Greek NGO Says High Prices Bringing Food, Energy Poverty

ATHENS – It’s no surprise to beleaguered Greek households dealing with soaring costs for electricity, fuel oil, and battered at the supermarket but the impact is so great a report said it’s making people cut back across the board.

The 2022 annual Poverty Watch report released by the Hellenic Anti-Poverty Network (EAPN Greece) showed that 64 percent of households are limiting their spending on other needs and 36 percent on basic necessities, said the Chinese news agency Xinhua.
Energy costs have skyrocketed in the aftermath of Russia invading Ukraine, causing a ripple effect in the industry worsened by Russia threatening to withhold supplies although they were exempted from European Union sanctions.

EAPN said Greece’s New Democracy government and the EU need to do more to slow what it called energy poverty although Prime Minister Kyriakos Mitsotakis’ administration has already put up 10 billion euros ($9.89 billion) in state aid paying as much as 90 percent of electric bills.

The group, however, said that prices should be capped at the source based on the real cost of production, Spyros Psychas, member of the Board of EAPN-Greece, told Xinhua.

He said subsidies for fuel, natural gas and electricity don’t go far enough and a survey by the polling firm politic.gr found 55 percent of respondents called for a reduction in value-added tax (VAT) and other taxes.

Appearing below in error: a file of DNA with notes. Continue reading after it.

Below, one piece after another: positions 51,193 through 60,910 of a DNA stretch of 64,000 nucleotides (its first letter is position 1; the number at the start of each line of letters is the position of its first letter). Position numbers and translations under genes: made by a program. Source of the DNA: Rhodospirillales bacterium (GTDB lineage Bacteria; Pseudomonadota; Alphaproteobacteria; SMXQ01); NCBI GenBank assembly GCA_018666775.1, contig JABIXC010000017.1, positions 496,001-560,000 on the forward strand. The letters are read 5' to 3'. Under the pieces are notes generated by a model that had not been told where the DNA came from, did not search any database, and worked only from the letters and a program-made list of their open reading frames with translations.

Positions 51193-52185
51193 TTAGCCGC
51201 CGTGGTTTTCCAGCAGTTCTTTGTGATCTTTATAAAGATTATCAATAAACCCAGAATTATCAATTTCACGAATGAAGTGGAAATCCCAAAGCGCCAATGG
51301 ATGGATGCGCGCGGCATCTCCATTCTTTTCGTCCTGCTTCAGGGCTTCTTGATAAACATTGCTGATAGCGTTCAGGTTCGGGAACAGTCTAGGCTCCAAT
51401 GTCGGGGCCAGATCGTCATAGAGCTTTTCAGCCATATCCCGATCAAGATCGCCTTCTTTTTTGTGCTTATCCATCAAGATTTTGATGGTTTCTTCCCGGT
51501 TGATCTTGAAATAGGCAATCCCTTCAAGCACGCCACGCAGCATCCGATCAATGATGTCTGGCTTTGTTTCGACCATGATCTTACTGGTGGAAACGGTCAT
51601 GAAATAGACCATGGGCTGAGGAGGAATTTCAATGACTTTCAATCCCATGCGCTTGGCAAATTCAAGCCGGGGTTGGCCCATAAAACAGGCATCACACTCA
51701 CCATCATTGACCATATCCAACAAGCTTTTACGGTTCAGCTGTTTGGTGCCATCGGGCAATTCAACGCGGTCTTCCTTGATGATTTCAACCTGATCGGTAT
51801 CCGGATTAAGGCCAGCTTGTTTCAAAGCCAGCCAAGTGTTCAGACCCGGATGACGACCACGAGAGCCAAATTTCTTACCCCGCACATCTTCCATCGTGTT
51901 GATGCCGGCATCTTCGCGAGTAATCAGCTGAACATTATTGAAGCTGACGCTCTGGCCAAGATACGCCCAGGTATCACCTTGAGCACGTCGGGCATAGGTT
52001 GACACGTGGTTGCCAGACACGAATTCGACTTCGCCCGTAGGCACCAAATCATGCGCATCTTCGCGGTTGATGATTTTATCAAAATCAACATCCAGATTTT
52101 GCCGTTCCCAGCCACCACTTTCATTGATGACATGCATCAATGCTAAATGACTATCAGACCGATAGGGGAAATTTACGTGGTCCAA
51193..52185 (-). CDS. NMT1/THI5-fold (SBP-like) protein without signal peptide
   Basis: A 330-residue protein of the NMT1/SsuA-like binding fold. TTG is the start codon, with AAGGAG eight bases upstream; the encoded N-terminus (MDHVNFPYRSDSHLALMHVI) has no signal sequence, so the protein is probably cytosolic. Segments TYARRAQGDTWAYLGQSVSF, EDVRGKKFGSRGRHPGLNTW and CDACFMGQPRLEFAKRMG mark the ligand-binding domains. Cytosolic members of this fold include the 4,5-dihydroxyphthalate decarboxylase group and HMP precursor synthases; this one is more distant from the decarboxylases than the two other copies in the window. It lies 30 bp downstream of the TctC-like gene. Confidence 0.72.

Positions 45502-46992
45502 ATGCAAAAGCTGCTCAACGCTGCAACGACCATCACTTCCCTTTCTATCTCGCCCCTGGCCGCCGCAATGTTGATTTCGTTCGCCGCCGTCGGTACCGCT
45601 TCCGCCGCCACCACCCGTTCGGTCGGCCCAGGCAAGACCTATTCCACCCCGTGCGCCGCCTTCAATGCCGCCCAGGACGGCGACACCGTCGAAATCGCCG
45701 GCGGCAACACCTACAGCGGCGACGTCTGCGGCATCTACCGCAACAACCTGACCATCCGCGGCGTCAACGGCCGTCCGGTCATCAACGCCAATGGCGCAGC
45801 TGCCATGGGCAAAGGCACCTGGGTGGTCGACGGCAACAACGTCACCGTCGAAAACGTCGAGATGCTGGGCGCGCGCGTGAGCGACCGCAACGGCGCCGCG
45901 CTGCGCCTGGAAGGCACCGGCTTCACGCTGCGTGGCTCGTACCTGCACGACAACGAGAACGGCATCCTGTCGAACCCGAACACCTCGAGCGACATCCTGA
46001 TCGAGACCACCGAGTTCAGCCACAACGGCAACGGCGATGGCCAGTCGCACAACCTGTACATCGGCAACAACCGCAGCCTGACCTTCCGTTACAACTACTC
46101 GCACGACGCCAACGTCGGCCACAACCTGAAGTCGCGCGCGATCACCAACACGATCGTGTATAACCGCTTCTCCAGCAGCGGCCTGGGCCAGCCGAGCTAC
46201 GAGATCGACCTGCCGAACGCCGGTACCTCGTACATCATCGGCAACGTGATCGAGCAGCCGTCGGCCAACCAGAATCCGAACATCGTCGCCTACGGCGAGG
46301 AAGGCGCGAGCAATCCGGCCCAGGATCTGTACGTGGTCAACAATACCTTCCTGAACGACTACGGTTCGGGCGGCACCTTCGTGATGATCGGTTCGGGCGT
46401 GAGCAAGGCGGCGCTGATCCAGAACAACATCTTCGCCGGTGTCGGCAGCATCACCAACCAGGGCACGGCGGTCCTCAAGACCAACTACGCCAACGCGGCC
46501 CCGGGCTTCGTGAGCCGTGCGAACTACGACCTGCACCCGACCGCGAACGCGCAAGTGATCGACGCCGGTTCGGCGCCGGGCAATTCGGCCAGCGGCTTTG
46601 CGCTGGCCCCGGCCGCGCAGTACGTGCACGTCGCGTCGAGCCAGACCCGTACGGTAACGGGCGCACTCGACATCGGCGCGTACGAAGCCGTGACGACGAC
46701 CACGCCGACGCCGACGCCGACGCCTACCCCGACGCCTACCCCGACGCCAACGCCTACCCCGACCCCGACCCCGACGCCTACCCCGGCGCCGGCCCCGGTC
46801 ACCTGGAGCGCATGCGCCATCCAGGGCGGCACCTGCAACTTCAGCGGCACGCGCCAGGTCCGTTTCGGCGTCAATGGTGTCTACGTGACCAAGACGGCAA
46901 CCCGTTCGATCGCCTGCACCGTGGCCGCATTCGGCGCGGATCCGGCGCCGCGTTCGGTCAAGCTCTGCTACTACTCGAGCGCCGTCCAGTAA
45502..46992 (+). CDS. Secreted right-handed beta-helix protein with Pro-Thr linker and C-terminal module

Only 6 percent said that the government should continue supporting society with subsidies but Mitsotakis has moved away from a pledge to consider lowering the 24 percent VAT on food, one of the EU’s highest.

Psychas said Greek society has been so affected by a near decade-long economic and austerity crisis and now the COVID-19 pandemic that more extreme measures are needed, the site said.

“Over 29 percent of the population is poor. And when we say poor, we mean that those people lack basic goods, have low income and live in a low-employment household,” he said, citing Hellenic Statistical Authority (ELSTAT) figures released in July for 2021.

The Poverty Watch research comprises data from ELSTAT, surveys from various institutes and from dozens of organizations offering support to socially excluded groups, and testimonies of people experiencing poverty, he explained. They all show that poverty is a chronic problem for a large part of Greek society that has been deepening again in the past three years.

The risk of poverty and exclusion in Greece was 27.7 percent in 2010 when the debt crisis broke out. It peaked at 36 percent in 2014 and climbed to 28.9 percent in 2020, according to ELSTAT.

Now, with winter looming, some 40 percent of households heat only one part of their residence and turn the heat off even if the temperature is lower than 18 degrees Celsius (64.4 Fahrenheit), the report noted, citing findings of a research released in June by the Nicos Poulantzas Institute, an Athens-based think tank.

Loss of real income of Greek households due to the energy crisis will be over 10 percent in 2022, the report added, citing an analysis of the International Monetary Fund (IMF.) “With what is happening in Europe today I think this winter will be worse,” Psychas said.

“Our research into what our organizations recorded showed that a percentage of households cut back on heating to cook or cut back on cooking to keep warm, which means that we are even heading to food poverty and not just energy poverty,” he noted.


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